This summer was supposed to be a “three-peat” for Kelly Clarkson and 50 Cent.
Much the way “Spider-Man 3,” “Shrek the Third” and “Pirates of the Caribbean: At World’s End” were titles slated to keep this season’s movie box office afloat, pop star Clarkson’s third CD, “My December,” and rapper 50 Cent’s third disc, “Curtis,” were titles considered to be surefire summer saviors.
A few undeniable summer hits were certainly needed. During the first half of the year, sales of digital tracks rose almost 50 percent from the same period last year. But CD sales fell 15 percent, according to Nielsen SoundScan.
“American Idol” finalist Chris Daughtry’s “Daughtry” is the best-selling CD of the year so far, and that’s actually a 2006 release.
Clarkson’s and 50 Cent’s track records looked like the right remedies, or at least Band-Aids, for an ailing music industry. Then things fell apart for both artists.
Clarkson, coming off a blockbuster, hits-laden CD in 2004’s “Breakaway” and a couple of Grammy Awards, had this summer’s most troubled CD. All the news leading up to the release of “My December” was bad, and that’s not good.
She fought with label head Clive Davis over songwriting control, parted with her management, her tour crumbled and her single “Never Again” nearly tanked.
Still, Clarkson’s CD sold well its first week but was topped by Miley Cyrus’ “Hannah Montana 2: Meet Miley Cyrus.”
Coming in behind a star as dubious as Cyrus wasn’t how things were supposed to go. Clarkson has since fallen from the Top 10 after a mere month.
And 50 Cent, who had the second-best-selling CD of 2005 with “The Massacre,” released two singles this spring, “Amusement Park” and “Straight to the Bank.” Both flopped, as did his performance on the BET Awards.
His “Curtis” CD subsequently was moved to Sept. 4 from June 26, then to Sept. 11. The official spin has something to do with synchronizing his worldwide release, but who’s buying that?
Now, the industry finds itself looking for other summer CD champions, another Daughtry, another Carrie Underwood, another “High School Musical” (the latter two are on the way). Hits and misses are popping up in unexpected places:
“Now Vol. 25” isn’t selling like other installments of the long-running series, but it still sits atop the Billboard 200 for two weeks and counting as fans continue to show their transition to stand-alone hit singles over albums. No matter that the hits are slightly moldy. The latest set includes Avril Lavigne’s “Girlfriend,” Beyonce and Shakira’s “Beautiful Liar,” Huey’s “Pop, Lock and Drop It” and Fergie’s “Glamorous.”
Say what you will about the state of rock today, but Linkin Park’s new “Minutes to Midnight” holds the record for the biggest debut week of the year. And other new rock albums—Bon Jovi’s “Lost Highway,” Maroon 5’s “It Won’t Be Soon Before Long,” White Stripes’ “Icky Thump” and Smashing Pumpkins’ “Zeitgeist”—aren’t looking too shabby.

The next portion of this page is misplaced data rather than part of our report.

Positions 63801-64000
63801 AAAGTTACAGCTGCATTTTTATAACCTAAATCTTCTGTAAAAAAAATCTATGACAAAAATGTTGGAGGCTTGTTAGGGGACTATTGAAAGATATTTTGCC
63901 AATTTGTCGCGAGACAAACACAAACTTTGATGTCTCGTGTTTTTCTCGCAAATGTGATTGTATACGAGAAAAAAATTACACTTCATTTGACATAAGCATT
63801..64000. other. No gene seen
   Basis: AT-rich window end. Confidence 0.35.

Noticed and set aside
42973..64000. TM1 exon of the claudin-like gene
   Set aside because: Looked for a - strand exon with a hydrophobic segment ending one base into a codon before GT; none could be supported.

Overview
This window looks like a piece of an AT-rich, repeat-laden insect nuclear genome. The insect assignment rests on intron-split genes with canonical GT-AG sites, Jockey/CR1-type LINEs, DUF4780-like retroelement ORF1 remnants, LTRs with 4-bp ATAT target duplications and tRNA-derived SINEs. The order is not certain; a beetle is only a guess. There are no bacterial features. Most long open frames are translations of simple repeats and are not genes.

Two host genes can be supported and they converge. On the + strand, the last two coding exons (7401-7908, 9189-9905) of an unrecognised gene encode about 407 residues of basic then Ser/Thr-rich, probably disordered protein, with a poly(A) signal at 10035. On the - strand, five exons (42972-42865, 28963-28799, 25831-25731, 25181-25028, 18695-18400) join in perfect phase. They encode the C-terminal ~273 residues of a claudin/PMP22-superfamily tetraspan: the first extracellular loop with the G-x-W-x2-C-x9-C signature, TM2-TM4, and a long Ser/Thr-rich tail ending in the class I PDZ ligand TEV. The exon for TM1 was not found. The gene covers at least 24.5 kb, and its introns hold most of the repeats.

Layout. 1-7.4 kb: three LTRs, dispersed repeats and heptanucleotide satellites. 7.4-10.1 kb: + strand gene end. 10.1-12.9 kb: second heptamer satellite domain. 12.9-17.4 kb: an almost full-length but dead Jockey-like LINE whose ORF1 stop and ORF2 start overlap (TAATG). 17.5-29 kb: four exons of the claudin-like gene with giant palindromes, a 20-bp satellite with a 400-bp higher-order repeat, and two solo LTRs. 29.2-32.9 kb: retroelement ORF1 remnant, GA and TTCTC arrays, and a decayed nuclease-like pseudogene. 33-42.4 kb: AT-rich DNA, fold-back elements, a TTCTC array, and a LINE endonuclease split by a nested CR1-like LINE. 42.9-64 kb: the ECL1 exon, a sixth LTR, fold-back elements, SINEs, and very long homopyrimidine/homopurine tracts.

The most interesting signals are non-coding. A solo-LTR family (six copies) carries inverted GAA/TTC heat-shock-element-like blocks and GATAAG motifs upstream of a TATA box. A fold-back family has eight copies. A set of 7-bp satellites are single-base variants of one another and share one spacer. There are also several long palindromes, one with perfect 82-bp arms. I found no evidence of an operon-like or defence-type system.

Most impressive is the continued Top 10 status this summer of Nickelback’s “All the Right Reasons,” released in 2005.
In need of real help are Wilco’s “Sky Blue Sky,” Nine Inch Nails’ “Year Zero,” Marilyn Manson’s “Eat Me, Drink Me” and Enrique Iglesias’ “Insomniac.” Iglesias might be wishing he’d stayed up more nights.
Nickelback’s not the only one with legs extending into this summer. Consider:
Fergie’s debut solo CD, “The Dutchess.” Buoyed by the single “Big Girls Don’t Cry,” it is closing in on nearly a year on the chart and remains in the Top 10.
T. I. never got the memo on rap music’s down spin. His “T.I. vs. T.I.P.” this summer had the year’s second-biggest opening, surely aided by a clearer path after 50 Cent got out of the way. T.I. is faring much better than Shop Boyz’ “Rock Star Mentality,” Timbaland’s “Timbaland Presents Shock Value,” Bone Thugs-N-Harmony’s “Strength & Loyalty” and Young Jeezy Presents U.S.D.A.‘s “Cold Summer: The Authorized Mixtape.”
Amy Winehouse may be a mess with her highly publicized drinking and carrying on, but she’s delivering the soulful goods musically on her consistently selling summer sleeper “Back to Black.” But new albums by fellow soulful young Brits—Joss Stone’s “Introducing Joss Stone” and Lily Allen’s “Alright, Still”—aren’t doing as well.
R&B stars, such as R. Kelly and T-Pain, are doing respectably with their “Double Up” and “Epiphany” CDs, respectively. But other R&B CDs, such as Ne-Yo’s “Because of You,” Tank’s “Sex, Love & Pain,” Lloyd’s “Street Love” and Bobby Valentino’s “Special Occasion,” could use a push if they’re going to last past summer.
Former Destiny’s Child singer Kelly Rowland shares a lot in common with her onetime group-mate Beyonce—except when it comes to CD sales. Rowland’s second solo CD, “Ms. Kelly,” is experiencing the kind of fate Beyonce’s has never seen: “Ms. Kelly” is sliding out of the Top 40 after only a few weeks.
Country has encountered a few bumps, as CDs such as Brad Paisley’s “5th Gear,” Toby Keith’s “Big Dog Daddy” and Big & Rich’s “Between Raising Hell and Amazing Grace” debuted well but failed to generate much momentum.
Reggaeton’s top ambassador, Daddy Yankee, isn’t making much noise with his latest, “El Cartel: The Big Boss.”
National artists with St. Louis area roots aren’t selling as well as they might have liked. Gretchen Wilson’s third CD, “One of the Boys,” is posting her worst numbers yet. And rapper Huey’s “Notebook Paper” is looking like a fast fade as well, despite a hit single in “Pop, Lock and Drop It.”
// Sound Affects
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